@bluechip: During the Ausberry Pledge Podcast, I feel like you and Bryan generally described Ben Minich as a good player, but I didn’t feel like either of you would describe as an elite. If Minich isn’t tied, cap-wise, like the other 2023 security commitments, why is he a catch for Notre Dame?
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Not to mention Bryan, I believe we both love Well miniche. He’s a good safety with versatility to play a few different roles at the back. Personally, I’m just missing a bit of high-end athleticism. I think it’s worth mentioning that not all players are cast in the same role.
Notre Dame wouldn’t take Minich if they didn’t think a lot about his game and he also has very good ground as a role player and a key member of the special team. The staff just sees it slightly different than what I do right now. It is very possible that I am wrong and that I am completely too weak for him. It’s also important to remember that he has a senior season to play, so my opinion of his overall athleticism can change very quickly.
@floating-irish: If you could put together your dream coaching staff of all the coaches at the university, who would it be?
For the purposes of this conversation, I would like to exclude current Notre Dame coaches. There are several that I would have liked to include in this scenario. I’m less concerned with filling out a full class. Instead, here are some coaches I really like in college football.
Wisconsin defensive coordinator Jim Leonhard
He might be my favorite defensive mind in college football after Gary patterson resigned as head coach at TCU. Leonhard did a terrific job with the Badgers and always put up huge defenses. I love his ability to modernize the 3-4 alignment to counter spatial play.
Morgan Scalley, Utah defensive coordinator
A former Utes All American safety, Scalley has become one of the best defensive coordinators in all of college football under the head coach. Kyle Whittingham. Scalley has had a great tendency to develop impressive defensive backs and his units consistently play very hard. It is structurally one of my favorite watches every off-season.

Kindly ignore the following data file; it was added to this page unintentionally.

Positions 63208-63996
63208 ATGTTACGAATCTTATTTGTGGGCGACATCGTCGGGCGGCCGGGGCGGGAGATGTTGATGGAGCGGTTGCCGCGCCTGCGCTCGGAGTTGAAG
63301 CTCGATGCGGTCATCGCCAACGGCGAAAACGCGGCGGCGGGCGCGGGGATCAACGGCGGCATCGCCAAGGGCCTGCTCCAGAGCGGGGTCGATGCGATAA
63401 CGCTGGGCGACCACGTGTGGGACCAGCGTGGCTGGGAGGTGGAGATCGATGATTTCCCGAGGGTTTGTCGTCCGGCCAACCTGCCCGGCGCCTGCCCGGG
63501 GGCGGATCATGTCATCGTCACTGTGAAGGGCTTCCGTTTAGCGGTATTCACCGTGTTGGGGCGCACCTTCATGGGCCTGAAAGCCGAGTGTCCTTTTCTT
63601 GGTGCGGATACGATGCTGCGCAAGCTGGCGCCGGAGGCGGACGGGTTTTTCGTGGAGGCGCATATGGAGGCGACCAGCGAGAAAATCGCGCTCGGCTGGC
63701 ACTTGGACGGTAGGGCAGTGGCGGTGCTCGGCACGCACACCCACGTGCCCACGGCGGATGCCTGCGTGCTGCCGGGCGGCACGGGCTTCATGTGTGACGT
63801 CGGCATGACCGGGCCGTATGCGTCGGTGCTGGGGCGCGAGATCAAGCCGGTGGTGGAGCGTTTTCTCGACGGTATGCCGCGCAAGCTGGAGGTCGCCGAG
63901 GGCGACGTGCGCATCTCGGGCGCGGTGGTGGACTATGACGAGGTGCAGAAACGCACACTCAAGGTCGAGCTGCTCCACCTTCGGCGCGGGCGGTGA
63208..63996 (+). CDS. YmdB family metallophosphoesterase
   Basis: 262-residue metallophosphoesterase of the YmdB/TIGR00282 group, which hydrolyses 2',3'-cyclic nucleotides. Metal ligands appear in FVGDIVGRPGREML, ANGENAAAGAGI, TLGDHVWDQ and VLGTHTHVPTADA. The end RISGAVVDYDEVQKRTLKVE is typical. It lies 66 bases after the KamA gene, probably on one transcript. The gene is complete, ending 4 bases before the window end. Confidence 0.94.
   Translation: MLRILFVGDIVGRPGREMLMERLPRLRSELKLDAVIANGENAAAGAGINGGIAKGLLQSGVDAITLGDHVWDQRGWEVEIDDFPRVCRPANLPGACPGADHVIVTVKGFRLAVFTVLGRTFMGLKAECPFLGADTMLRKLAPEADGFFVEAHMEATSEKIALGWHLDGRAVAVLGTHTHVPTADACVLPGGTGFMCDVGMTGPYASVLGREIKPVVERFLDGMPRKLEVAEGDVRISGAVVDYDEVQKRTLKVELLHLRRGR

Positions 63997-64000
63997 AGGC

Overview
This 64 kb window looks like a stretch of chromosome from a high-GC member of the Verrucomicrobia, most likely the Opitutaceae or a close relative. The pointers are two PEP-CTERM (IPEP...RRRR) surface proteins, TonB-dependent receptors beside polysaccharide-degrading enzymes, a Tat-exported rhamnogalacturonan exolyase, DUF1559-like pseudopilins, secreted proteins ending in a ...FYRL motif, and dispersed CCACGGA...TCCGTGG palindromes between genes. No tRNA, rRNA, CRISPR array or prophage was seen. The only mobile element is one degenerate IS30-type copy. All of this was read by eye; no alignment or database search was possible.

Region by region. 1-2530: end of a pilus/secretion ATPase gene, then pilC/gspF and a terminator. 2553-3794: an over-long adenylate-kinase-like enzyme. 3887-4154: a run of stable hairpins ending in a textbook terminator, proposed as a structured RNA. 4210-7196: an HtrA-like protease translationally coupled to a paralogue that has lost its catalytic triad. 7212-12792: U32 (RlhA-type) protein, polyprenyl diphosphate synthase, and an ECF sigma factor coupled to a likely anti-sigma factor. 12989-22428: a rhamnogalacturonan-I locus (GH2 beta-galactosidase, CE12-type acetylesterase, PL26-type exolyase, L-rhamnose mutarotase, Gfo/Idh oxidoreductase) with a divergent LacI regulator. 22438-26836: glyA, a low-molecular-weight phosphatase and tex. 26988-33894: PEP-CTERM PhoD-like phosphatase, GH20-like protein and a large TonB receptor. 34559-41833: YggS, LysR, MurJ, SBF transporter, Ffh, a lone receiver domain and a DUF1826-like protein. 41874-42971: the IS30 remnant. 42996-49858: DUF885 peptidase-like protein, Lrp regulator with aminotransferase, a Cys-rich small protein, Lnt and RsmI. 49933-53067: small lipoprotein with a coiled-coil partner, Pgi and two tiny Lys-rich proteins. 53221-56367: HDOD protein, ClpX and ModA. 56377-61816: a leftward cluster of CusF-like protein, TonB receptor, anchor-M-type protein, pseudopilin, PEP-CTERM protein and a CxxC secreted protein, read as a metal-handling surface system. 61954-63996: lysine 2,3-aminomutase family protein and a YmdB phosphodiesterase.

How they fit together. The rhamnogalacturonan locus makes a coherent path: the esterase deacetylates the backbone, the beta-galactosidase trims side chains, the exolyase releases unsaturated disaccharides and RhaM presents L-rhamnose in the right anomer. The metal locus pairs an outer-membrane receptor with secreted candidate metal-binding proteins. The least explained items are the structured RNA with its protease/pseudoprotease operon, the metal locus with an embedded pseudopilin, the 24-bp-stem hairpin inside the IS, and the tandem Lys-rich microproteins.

Iowa head coach Kirk Ferentz
This one might sound a little boring, but I’m a big fan of what Coach Ferentz accomplished in Iowa and his continued optimism for the program. Ferentz is also a terrific offensive line coach who is a stickler for the fundamentals. That’s why they had so many great offensive linemen for the Hawkeyes during his tenure. He remains one of the most underrated coaches in all of college football year after year.
Purdue Head Coach Jeff Brohm
From an offensive structure perspective, I love what Jeff Brohm did at Purdue. He has a pro-style approach but has shown the ability to adapt to different styles of point guards. I would say Brohm shoots as much from as little as anyone in college football. He is a great X and Os coach.
Be sure to check out the Irish Breakdown message board, the Champions Lounge
Content of the Irish breakdown
Notre Dame List 2022
Schedule Notre-Dame 2022
Notre Dame 2023 Class Big Board
Notre Dame 2023 Commits Board – Offense
Notre Dame 2023 Commits Board – Defense
Notre Dame Scholarship Offers 2023
Notre Dame Scholarship Offers 2024
Ranking of signatories 2022 – Attack
Ranking of signatories 2022 – Defense